There is great research interest in carbon © bound by pyrolysis (carbonisation), due primarily to the potential role of biochar (charred biomass) as a long-term carbon sink in soils and sediments. This is because biochar resists microbial decomposition and chemical transformations in the soil for a comparatively long time. In their ground-breaking study, the authors Kuzyakov, Bogomolova and Glaser dealt with this stability of biochar in soils. For this purpose, 14C-labelled (radioactively labelled) biochar was used to monitor its decomposition to CO2 over 8.5 years and the conversion of its chemical compounds: neutral lipids, glycolipids, phospholipids, polysaccharides and benzene-polycarboxylic acids (BPCA, aromatic compound).
Extremely slow decomposition of biochar
1414C-labelled biochar was produced by charring 14C-labelled ryegrass (Lolium) residues. The resulting biochar was then mixed with soil or loess. After 3.2 years of incubation, the first measurements showed an extremely slow 14CO2 release of about 0.5% C per year. The authors therefore estimate the average residence time of biochar to be around 2,000 years, and even 4,000 years for soils in temperate climates. According to Kuzyakov, Bogomolova and Glaser, this was the first experimental proof of very slow degradation rates of biochar.
In view of the very slow degradation rate of biochar and its continuous decline, incubation was extended by a further 5 years. In total, only about 6% of the originally added biochar was mineralized (released) to CO2 in the 8.5 years. Most of this was released in the first 2 years. According to the authors of the study, this is probably the slowest decomposition experimentally obtained for any natural organic compound. The average degradation rate for biochar was thus less than 0.3% per year and is thus about 2.5 times slower, as reported in a shorter study (max. 3.5 years).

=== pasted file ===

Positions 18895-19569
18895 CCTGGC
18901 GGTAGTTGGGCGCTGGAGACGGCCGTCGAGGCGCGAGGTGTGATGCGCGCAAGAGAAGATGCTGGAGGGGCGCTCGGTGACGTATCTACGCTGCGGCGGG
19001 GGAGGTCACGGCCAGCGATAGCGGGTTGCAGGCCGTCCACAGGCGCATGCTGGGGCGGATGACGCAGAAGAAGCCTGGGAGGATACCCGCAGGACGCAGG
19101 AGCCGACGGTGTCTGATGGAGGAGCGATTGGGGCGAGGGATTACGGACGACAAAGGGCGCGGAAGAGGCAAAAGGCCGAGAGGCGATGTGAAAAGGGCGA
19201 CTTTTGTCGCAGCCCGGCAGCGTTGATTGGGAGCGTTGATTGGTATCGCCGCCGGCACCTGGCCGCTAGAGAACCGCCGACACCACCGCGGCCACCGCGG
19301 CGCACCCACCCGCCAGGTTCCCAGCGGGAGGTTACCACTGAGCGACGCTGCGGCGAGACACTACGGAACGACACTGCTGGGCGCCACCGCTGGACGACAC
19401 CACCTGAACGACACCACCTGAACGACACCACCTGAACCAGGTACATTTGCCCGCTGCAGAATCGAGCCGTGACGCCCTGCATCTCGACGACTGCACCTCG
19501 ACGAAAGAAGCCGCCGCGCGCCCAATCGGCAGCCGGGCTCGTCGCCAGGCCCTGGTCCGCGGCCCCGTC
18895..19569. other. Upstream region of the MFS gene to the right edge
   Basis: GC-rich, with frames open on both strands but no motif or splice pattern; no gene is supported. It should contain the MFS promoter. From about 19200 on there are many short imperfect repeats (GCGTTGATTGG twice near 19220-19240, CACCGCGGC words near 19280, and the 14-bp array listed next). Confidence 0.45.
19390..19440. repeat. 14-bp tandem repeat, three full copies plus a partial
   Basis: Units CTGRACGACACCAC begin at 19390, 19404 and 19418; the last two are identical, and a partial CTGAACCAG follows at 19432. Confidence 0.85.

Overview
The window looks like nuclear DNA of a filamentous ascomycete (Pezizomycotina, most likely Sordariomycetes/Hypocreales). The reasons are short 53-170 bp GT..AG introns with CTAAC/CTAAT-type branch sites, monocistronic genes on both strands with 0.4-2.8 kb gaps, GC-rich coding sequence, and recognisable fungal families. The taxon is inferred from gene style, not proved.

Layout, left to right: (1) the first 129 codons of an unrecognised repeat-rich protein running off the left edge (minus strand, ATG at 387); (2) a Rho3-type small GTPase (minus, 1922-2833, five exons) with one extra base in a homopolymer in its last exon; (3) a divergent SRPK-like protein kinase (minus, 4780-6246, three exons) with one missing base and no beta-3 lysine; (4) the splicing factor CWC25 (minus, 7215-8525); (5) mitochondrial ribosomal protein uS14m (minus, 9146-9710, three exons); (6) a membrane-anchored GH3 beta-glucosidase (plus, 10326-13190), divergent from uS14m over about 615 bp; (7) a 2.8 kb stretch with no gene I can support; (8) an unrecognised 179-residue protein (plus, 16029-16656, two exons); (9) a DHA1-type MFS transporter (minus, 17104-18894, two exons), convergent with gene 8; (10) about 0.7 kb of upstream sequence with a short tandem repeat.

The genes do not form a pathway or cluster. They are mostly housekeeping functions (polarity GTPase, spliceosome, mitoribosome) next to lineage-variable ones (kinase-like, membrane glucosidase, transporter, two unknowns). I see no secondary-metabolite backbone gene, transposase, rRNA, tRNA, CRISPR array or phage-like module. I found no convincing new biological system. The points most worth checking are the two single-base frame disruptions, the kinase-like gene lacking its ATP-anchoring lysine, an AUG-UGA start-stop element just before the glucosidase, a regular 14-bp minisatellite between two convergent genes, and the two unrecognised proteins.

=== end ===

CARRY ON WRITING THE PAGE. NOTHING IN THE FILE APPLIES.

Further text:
The highest proportion of 14C in the original biochar was bound in the BPCA (87%), which decreased by only 7% over 3.5 years. Condensed aromatic units were thus the most stable fraction in comparison to all other plant carbon compounds. According to the authors, the high proportion of BPCA in plant coal explains its very high stability and thus its important contribution to long-term C sequestration in soil.
Economic benefit from stable CO2-binding
The use of 14C-labelled biochar opens up a new way to track not only the plant charcoal itself, but also its transformation products. The C derived from biochar can be detected in microorganisms, dissolved organic substances and organic substance fractions – even after very slow conversion and degradation processes, since 14C analysis is highly sensitive and specific.
The results also showed a low microbial availability of plant coal and confirmed the assumption that plant coal is of negligible importance as a C source for microorganisms. The researchers were able to demonstrate that carbon from biochar is used less intensively by microorganisms than carbon from organic soil substances (dead plant and animal substances). According to the authors, this is also an indirect confirmation of a very low microbial availability of biochar. They assume that mainly lipids and polysaccharides from biochar were incorporated into microorganisms. More than 80% of glycolipids and phospholipids were decomposed within the first 3.5 years.
Original article: Biochar stability in soil. Decomposition during eight years and transformation as assessed by compound-specific 14C analysis
Author: Yakov Kuzyakov, Irina Bogomolova, Bruno Glaser
Published in: Soil Biology & Biochemistry 70 (2014), Elsevier, p. 229–236